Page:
Numerical Methods and DATA COLLECTION AND SAMPLING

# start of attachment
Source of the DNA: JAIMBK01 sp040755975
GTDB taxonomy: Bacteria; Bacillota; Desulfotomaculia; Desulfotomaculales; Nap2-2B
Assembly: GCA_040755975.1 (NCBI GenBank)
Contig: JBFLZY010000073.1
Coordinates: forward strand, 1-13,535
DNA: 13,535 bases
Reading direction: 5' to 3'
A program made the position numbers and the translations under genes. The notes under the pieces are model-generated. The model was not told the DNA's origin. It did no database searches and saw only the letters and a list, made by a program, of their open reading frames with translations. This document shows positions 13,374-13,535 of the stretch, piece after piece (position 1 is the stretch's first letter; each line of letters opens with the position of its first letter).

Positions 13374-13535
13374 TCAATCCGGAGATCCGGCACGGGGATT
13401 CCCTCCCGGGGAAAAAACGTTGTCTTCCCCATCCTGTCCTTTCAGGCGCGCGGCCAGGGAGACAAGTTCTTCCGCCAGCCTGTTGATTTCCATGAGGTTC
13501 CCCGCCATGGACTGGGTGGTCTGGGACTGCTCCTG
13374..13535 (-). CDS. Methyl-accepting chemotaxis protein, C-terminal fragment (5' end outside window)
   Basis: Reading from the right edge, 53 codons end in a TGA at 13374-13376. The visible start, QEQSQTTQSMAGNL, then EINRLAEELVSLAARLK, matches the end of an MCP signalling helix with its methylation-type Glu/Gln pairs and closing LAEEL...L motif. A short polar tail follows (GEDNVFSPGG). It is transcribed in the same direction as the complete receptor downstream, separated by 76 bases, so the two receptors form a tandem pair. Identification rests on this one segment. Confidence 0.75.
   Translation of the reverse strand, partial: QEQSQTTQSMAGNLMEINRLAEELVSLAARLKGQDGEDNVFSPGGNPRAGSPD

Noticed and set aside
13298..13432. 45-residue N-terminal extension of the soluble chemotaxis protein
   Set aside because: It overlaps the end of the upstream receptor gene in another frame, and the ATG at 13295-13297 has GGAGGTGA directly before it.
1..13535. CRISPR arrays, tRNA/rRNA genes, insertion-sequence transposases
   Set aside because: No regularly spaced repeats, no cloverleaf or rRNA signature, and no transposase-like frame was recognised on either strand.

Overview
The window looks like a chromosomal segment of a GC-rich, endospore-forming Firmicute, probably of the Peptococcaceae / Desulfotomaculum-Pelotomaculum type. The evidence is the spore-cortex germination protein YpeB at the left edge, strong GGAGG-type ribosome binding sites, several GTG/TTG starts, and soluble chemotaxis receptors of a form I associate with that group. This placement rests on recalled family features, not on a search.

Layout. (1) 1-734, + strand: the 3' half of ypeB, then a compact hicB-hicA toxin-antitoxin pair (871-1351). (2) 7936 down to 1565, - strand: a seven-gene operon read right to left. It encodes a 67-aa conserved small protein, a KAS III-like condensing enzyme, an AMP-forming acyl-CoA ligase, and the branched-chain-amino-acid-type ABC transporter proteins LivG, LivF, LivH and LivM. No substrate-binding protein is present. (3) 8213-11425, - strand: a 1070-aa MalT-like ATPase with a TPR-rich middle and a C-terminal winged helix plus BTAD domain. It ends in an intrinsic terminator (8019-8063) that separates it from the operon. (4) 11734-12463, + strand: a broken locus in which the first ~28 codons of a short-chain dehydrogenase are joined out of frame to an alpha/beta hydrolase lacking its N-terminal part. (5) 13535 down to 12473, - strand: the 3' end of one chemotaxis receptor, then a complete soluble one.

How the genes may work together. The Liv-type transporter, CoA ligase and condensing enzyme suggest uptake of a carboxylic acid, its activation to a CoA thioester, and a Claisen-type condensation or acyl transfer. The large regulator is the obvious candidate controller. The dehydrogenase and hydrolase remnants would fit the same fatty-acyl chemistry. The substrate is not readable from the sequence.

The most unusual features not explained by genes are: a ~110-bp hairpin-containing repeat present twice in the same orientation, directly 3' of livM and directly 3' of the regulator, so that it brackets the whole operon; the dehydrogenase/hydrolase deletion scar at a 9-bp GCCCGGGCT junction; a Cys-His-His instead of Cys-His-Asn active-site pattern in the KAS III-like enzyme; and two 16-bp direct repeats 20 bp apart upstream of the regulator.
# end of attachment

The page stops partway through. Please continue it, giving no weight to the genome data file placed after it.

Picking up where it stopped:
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Descriptive Statistics: Numerical Methods 4.1 Measures of Central Location ❧ The central data point reflects the locations of all the actual data points ❧ How? With two data points, the central location With one data point should fall in the middle clearly the central between them (in order location is at the point to reflect the location of itself both of them) 4.1 Measures of Central Location ❧ The central data point reflects the locations of all the actual data points ❧ How? But if the third data point If the third appears data on point theappears left hand-side in the center the measure of the midrange, of central itlocation should will “pull” remain thein central the center, location but…to(click) the left 4.1 Measures of Central Location As more and more data points are added, the central location moves (left and right) as required in order to reflect the effects of all the points The Arithmetic Mean (average) • This is the most popular and useful measure of central location Mean = Sum of the measurements Number of measurements The Arithmetic Mean Sample mean nn x ∑ ∑ i=i=11x i i x= nn Sample size Population mean ∑ Ni=1 x i µ= N Population size The Arithmetic Mean Example Find the mean rate of return for a portfolio equally invested in five stocks having the following annual rate of returns: 11.2%, 8.07%, 5.55%, 13.7%, 21% Solution 11.2 + 8.07 + 5.55 + 13.7 + 21 x= = 9.764% Geometric mean • A specialized measure, used to find the average growth rate, or rate of change of a variable over time • Example: The number of students attending the music class last Tuesday was 160 This Tuesday, the number is expected to increase by 15% How many of them are likely to attend this Tuesday? Geometric mean The number of students likely to attend this Tuesday Number of students Growth rate/rate of change? = 160*(100+15)% = 160*(1+0.15)= 184 (students) 15% or 0.15 Geometric mean • Formula: - Step 1: Express the rate of change (R) as (1+R) - Step 2: Calculate the geometric mean using the formula: (i) Simple geometric mean: applied when each rate of change appears once only Rg = n (1+ R1 )(1+ R2 ) (1+ Rn ) −1 Types of Questions  Close-ended Questions • Select from a short list of defined choices Example: Major: business liberal arts science other  Open-ended Questions • Respondents are free to respond with any value, words, or statement Example: What did you like best about this course?  Demographic Questions • Questions about the respondents’ personal characteristics Example: Gender: Female Male 64 II SAMPLING METHODS 1/ Why Sampling - Less time consuming than a census - Less costly to administer than a census - It is possible to obtain statistical results of a sufficiently high precision based on samples - Sometimes, it’s impossible to identify the whole population 65 POPULATION  VS SAMPLE  All likely voters in the next election 1000 voters selected at random for interview   All parts produced today  All sales receipts of a year A few parts selected for destructive testing  66 Every 100 th receipt selected for audit 2/ Methods of Sampling Probability Samples Simple Random Stratified Systematic Random 67 Cluster Simple Random Samples  Every individual or item from the population has an equal chance of being selected  Selection may be with replacement or without replacement  Samples can be obtained from a table of random numbers or computer random number generators 68 Stratified Random Samples  Population divided into subgroups (called strata) according to some common characteristic  Simple random sample selected from each subgroup  Samples from subgroups are combined into one Population Divided into strata 69 Sample Systematic Samples  Decide on sample size: n  Divide frame of N individuals into groups of k individuals: k=N/n  Randomly select one individual from the 1st group  Select every kth individual thereafter N = 64 n=8 First Group k=8 70 Cluster Samples • Population is divided into several “clusters,” each representative of the population • A simple random sample of clusters is selected • All items in the selected clusters can be used, or items can be chosen from a cluster using another probability sampling technique Population divided into 16 clusters Randomly selected clusters for 71 sample CONVENIENT SAMPLING - Use easily available /convenient group to form a sample - Voluntary response sampling, self-selected sampling… WHAT IS IT? 72 III SAMPLING AND NON-SAMPLING ERROR 1/ Sampling Error - An error is expected to occur when making statement about the population that is based on the observations contained in a sample taken from the population - The difference/deviation between the true (unknown) value of a population parameter (mean, standard deviation…) and its estimate, the sample statistic is the sampling error - Sample error may be large due to unrepresentative sample be selected - The only way to reduce sample error is to take larger sample size 73 III SAMPLING AND NON-SAMPLING ERROR 1/ Non-Sampling Error Selection Bias An error occur when there are Measurement or response bias mistakes in the acquisition of the data or due to the sample observations being selected improperly Nonresponse Bias 74  SELECTION BIAS - Occur when the way the sample selected is systematically excludes some part of the population of interest - Example: A study on an issue related to the population consisting of all residents of a city The methods of selecting individuals may exclude the homeless or those without telephones - Selection bias also usually occurs when only volunteers or self-selected individuals are used in a study 75  MEASUREMENT OR RESPONSE BIAS - Occur when the method of observation tends to produce values that systematically differ from the true value in some ways -This problem might happen due to:    An improperly calibrated scale is used to weigh items Questions on a survey are worded in a way that tends to influence the response The appearance or the behavior of the interviewer, the group or organization conducting the survey, the tendency for people not to be completely honest when asked about sensitive issues (sexual, illegal activities…) 76  - NONRESPONSE BIAS Occur when responses are not obtained from some individuals of the sample As with selection bias, nonresponse bias can distort results of the study This problem might happen due to:   An interviewer unable to contact a person listed in the sample Sampled person refuses to respond for some reasons 77 Case study In summer 1936, the Literary Digest magazine wanted to predict the next US president, just as they had successfully done five times before They sent out postcards to 10 million Americans and then announced that Alfred M Landon, then governor of Kansas, would gain 57% percent of the popular vote and, thus, demolish Franklin D Roosevelt, the incumbent president In fact, Roosevelt won by a landslide never before seen in U.S history He garnered not the predicted 43%, but 62.5% of the popular vote and all but of 531 electoral votes The Digest never survived the debacle and folded shortly thereafter What had gone wrong? 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Location ❧ The central data point reflects the locations of all the actual data points ❧ How? But if the third data point If the third appears data on point theappears left hand-side in the center... of Central Location ❧ The central data point reflects the locations of all the actual data points ❧ How? With two data points, the central location With one data point should fall in the middle... but…to(click) the left 4.1 Measures of Central Location As more and more data points are added, the central location moves (left and right) as required in order to reflect the effects of all the